Phylogenetic and Experimental Tests of Interactions among Mutualistic Plant Defense Traits in Viburnum (Adoxaceae)
MetadataShow full item record
Weber, Marjorie G.; Clement, Wendy L.; Donoghue, Michael J.; Agrawal, Anurag A.
Plant traits that mediate mutualistic interactions are widespread, yet few studies have linked their macroevolutionary patterns with the ecological interactions they mediate. Here we merged phylogenetic and experimental approaches to investigate the evolution of two common mutualistic plant traits, extrafloral nectaries (EFNs) and leaf domatia. By using the flowering plant clade Viburnum, we tested whether macroevolutionary patterns support adaptive hypotheses and conducted field surveys and manipulative experiments to examine whether ecological interactions are concordant with evolutionary predictions. Phylogenetic reconstructions suggested that EFN-bearing species are monophyletic, whereas the evolution of domatia correlated with leaf production strategy (deciduous or evergreen) and climate. Domatia were also more common in the EFN clade, suggesting that the two traits may jointly mediate ecological interactions. This result was further investigated in a common-garden survey, where plants with domatia and EFNs on the leaf blade had more mutualistic mites than plants with other trait combinations, and in manipulative field experiments, where the traits additively increased mutualist abundance. Taken together, our results suggest that mutualistic traits in Viburnum are not ecologically independent, as they work in concert to attract and retain mutualists, and their long-term evolution may be influenced by complex interactions among multiple traits, mutualists, and geography.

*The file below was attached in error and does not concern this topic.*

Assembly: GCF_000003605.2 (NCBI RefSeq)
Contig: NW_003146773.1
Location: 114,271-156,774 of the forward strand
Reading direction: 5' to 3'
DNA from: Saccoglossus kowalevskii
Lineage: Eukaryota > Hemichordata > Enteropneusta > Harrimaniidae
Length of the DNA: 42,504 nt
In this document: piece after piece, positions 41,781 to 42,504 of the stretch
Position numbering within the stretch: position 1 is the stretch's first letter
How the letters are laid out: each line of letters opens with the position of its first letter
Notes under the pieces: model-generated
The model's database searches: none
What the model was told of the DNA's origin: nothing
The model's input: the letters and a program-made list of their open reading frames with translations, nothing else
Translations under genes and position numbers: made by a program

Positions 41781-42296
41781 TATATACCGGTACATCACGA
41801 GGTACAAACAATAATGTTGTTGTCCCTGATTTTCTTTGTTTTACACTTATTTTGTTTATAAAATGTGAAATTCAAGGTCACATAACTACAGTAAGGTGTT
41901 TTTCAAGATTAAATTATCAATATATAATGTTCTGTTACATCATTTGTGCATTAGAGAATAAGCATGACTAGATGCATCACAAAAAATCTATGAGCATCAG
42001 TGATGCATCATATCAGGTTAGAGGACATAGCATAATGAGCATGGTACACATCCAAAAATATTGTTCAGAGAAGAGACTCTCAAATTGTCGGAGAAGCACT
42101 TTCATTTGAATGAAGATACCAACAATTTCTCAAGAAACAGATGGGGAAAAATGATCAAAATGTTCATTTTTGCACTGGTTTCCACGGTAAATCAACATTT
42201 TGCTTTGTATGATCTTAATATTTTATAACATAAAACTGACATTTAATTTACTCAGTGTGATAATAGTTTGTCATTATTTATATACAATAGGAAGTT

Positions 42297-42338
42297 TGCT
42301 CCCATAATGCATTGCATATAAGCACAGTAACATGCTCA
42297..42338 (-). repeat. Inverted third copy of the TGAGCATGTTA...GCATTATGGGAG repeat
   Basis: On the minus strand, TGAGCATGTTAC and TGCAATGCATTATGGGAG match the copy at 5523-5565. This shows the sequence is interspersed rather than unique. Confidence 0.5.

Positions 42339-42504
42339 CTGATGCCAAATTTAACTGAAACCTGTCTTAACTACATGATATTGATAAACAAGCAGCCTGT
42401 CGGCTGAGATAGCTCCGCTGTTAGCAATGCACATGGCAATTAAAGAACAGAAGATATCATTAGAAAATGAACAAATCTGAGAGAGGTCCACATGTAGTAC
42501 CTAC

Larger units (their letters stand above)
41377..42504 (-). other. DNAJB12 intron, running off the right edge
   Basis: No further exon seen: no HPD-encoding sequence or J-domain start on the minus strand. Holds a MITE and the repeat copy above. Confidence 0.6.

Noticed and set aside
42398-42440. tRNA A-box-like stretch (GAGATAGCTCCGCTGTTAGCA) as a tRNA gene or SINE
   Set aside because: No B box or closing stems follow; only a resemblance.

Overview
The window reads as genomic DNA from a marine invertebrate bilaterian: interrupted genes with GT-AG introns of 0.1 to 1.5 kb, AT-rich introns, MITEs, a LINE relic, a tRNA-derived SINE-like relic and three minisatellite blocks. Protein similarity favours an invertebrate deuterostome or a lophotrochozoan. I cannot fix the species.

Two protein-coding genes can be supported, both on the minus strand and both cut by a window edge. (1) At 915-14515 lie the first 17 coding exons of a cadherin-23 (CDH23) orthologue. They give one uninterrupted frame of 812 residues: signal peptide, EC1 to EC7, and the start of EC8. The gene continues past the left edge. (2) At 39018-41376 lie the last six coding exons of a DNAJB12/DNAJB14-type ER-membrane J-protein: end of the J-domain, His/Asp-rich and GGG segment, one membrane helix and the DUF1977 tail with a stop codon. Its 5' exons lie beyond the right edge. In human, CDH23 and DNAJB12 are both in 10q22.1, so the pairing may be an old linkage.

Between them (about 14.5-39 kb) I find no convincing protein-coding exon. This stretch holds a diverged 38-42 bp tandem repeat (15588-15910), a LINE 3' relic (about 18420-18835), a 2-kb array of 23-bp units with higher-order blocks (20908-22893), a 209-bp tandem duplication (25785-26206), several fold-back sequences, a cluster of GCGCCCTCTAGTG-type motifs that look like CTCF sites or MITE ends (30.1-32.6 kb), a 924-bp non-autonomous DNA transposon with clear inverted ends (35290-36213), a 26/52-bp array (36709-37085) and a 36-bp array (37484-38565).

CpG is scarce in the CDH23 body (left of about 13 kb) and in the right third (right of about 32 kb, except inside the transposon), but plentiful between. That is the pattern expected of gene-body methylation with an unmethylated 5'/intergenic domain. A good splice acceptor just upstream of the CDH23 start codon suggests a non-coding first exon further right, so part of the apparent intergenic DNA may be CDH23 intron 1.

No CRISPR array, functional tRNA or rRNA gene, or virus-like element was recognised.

The American Naturalist
University of Chicago Press
bed-and-breakfast hypothesis; mite; mutualism; indirect defense; Viburnum; extrafloral nectaries; leaf domatia
Weber, M. G., Clement, W. L., Donoghue, M. J., & Agrawal, A. A. (2012). Phylogenetic and Experimental Tests of Interactions among Mutualistic Plant Defense Traits in Viburnum (Adoxaceae). The American Naturalist, 180(4), 450–463.